Top Three Words of Advice to New Self-publishing Authors
It’s been a year now since I started self-publishing. I’ve learned a lot, and the first thing I’d tell myself a year ago is “Don’t do it.” But I’d do it anyways. Why? You learn a lot.
Self-publishing is hard. Any blogger with their book prominently placed on their site will tell you the same. Self-publishing is lonely and without support—unless you have it built in, ie. a voice inside you or a strong spouse. If anything, I feel self-publishing is like the freshman year of college: it weeds out those who don’t plan on staying until the end.
In that same way, it vets you. You begin to see the trends and, with kind and sometimes not so kind words from others, you pick up your weaknesses. At first, many optimists claimed self-publishing would rid the world of the gatekeepers, the traditional publishers. That clearly is not true. But, if anything, I have a feeling it will begin to replace MFA programs. And the best part: self-publishing is virtually free.
Every little notion and detail about publishing, both traditional and self, abound on the web on the very same blogs of authors who are, or aren’t, self-publishing. MFA programs will soon have their work cut out for them. To add to this, and somewhat reiterate, I’ve decided to compose the top three things I’ve learned so far.
1) There is no magic route to getting people to buy your book!
This comes after seeing the plethora of scams that target guilible authors with messages claiming that they can boost book sales. The deal—pay a certain amount and they blast your book around the web.
Simply put: this doesn’t work. Authors always talk about platforms. Platforms are used to announce and spread word of your book, but they are used based on relationships built with other budding writers or loyal readers. And, usually, they work hand-in-hand.
Recently, an author I reviewed sent me a message saying that he was about to release a new book and asked if I’d review it before his release. I said I’d love to and did so. In this way, I sent out a good vibe about his book on my own, having it not tied to any money given to me. It was genuine. As a result, my blog visits went up as well, not to mention page searches for my own book.
Twitter and Facebook blasts don’t do this. If anything, they are the equivalent of infomercials, and as far as I know, not to many avid-readers are big into them.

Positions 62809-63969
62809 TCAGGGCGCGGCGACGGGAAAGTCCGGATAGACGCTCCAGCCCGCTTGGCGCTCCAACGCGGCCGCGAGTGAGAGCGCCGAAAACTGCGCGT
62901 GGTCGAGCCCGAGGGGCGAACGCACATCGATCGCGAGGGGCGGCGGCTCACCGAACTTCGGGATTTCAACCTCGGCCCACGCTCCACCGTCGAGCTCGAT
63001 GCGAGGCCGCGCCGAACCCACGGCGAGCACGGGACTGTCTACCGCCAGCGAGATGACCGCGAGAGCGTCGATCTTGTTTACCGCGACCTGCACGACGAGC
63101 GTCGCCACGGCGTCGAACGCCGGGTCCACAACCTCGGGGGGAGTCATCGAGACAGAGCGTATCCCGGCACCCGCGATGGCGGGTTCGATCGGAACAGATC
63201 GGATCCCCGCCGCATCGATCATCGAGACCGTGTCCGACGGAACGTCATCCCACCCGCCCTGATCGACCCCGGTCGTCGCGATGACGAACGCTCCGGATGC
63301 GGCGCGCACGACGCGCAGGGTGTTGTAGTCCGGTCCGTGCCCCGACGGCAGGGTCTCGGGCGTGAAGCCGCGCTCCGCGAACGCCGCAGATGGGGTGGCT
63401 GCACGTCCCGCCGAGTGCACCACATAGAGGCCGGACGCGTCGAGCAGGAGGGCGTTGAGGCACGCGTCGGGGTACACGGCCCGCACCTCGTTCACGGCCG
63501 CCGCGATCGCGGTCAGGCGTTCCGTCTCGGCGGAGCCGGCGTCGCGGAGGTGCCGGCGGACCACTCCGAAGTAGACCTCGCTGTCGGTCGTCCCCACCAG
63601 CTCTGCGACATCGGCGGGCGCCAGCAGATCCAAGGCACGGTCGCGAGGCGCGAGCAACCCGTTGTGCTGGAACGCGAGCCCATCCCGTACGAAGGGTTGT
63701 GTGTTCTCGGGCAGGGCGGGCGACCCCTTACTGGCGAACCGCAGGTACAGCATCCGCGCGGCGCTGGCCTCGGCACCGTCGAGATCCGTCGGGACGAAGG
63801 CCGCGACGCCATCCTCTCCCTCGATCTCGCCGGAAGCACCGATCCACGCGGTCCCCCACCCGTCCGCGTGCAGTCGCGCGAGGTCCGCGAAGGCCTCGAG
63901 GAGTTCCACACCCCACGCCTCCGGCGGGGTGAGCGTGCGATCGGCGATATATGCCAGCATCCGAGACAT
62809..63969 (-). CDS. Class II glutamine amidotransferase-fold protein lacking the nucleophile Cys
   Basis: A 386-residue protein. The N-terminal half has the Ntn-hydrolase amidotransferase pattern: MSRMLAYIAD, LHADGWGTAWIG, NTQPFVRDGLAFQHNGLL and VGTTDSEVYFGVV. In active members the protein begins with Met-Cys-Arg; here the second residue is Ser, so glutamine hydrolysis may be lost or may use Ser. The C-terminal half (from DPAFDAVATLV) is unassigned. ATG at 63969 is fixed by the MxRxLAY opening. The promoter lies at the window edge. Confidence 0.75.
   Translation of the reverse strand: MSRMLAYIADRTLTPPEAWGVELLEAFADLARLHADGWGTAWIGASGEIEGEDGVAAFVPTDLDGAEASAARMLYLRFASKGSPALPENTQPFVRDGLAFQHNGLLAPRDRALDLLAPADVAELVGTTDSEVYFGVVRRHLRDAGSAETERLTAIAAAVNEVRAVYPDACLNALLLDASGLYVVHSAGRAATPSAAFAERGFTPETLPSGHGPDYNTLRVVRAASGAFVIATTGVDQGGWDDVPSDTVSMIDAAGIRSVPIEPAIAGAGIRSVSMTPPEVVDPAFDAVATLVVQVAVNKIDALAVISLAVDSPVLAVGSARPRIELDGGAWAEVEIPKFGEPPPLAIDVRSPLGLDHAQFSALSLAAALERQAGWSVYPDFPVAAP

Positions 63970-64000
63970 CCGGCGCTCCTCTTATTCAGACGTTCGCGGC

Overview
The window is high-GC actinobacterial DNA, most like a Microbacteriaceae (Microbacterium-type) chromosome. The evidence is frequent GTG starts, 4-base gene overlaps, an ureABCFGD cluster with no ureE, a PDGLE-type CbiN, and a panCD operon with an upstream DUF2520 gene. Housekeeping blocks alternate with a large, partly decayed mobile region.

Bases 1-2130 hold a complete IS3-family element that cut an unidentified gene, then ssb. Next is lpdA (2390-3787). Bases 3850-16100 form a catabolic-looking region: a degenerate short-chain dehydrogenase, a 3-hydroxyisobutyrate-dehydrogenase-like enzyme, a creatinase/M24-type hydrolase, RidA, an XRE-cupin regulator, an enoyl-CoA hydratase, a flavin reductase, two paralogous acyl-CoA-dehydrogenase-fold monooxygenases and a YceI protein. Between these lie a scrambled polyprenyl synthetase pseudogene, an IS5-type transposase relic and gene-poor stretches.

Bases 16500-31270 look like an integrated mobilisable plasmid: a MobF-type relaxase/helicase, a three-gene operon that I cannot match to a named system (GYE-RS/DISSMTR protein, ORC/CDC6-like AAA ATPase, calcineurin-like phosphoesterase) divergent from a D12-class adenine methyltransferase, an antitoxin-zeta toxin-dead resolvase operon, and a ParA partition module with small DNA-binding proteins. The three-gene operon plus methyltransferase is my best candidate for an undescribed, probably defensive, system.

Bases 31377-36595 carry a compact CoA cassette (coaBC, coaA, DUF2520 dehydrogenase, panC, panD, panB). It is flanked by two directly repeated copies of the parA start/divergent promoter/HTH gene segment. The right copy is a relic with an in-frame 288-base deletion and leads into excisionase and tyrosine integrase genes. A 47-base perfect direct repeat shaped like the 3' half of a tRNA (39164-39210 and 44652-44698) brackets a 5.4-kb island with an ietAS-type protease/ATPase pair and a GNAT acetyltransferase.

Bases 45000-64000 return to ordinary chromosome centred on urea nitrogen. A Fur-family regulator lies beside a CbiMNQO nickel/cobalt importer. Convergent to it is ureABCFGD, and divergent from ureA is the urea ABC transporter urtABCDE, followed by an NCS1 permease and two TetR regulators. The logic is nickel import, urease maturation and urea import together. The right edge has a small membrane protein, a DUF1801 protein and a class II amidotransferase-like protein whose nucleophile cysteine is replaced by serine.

2) Do not buy ad space
This is based off my own experience with using Goodreads’ ad space option. I decided to drop twenty-five dollars to see what results come out of it. Later, I found a Facebook option that did something similar but for a much heftier price tag. I was wise to have used the Goodreads one first because…it sucked!
The way it works is on each Goodreads page, down on the right hand side, there’s a little box that updates with new books every time the page resets. This is their attempt at marketing. I’ve been on Goodreads enough, yet never even noticed it there. I was unaware of it when I tried and clearly it was a waste.
This somewhat falls under the same heading as above, but deserves it’s own number in the list because many people, myself included, think these bigger entities—Amazon, Goodreads, Facebook—might actually know what their doing and talking about. Wrong! Ads are ads—they are a way to make money. That’s it. So don’t buy into it.
3) Book giveaways don’t work so much either
After starting the aforementioned Goodreads ad, I thought maybe a giveaway wouldn’t be so bad either. The Goodreads prompt promised 80% response rate for reviews from their giveaways. So I thought why not. Reviews could mean more people will give my book a shot. Wrong!
First off, their ‘80%’ is misleading. I did my giveaway six months ago for ten books. Since then, I have received three reviews. You don’t need to be a math whiz, but that’s only 30%, and there’s the catch! Goodreads never said over what timeline those reviews would come in. A year from now I could find another one has been posted. People don’t all read books at the same speed or in the order at which they received them. So on a long enough timeline, Goodreads end up right. I just don’t know if I want to wait that long.
Also, as another blogger pointed out, during giveaways participants click to join and by doing so put your book in their ‘to-read’ list. This doesn’t mean they will read it. On top of this, the most activity comes at the beginning of the giveaway—when it’s at the top of the list—and near the end of the giveaway. Any time in between is wasted. Therefore, if you do a giveaway the best length is not two or three weeks but two or three days, and as the review rate is lower than expected, doing one book at a time may actually increase your viewability.
Besides that, if there’s anything else you guys can think of that I missed, please add it. Someone else may find it extremely enlightening. Thanks!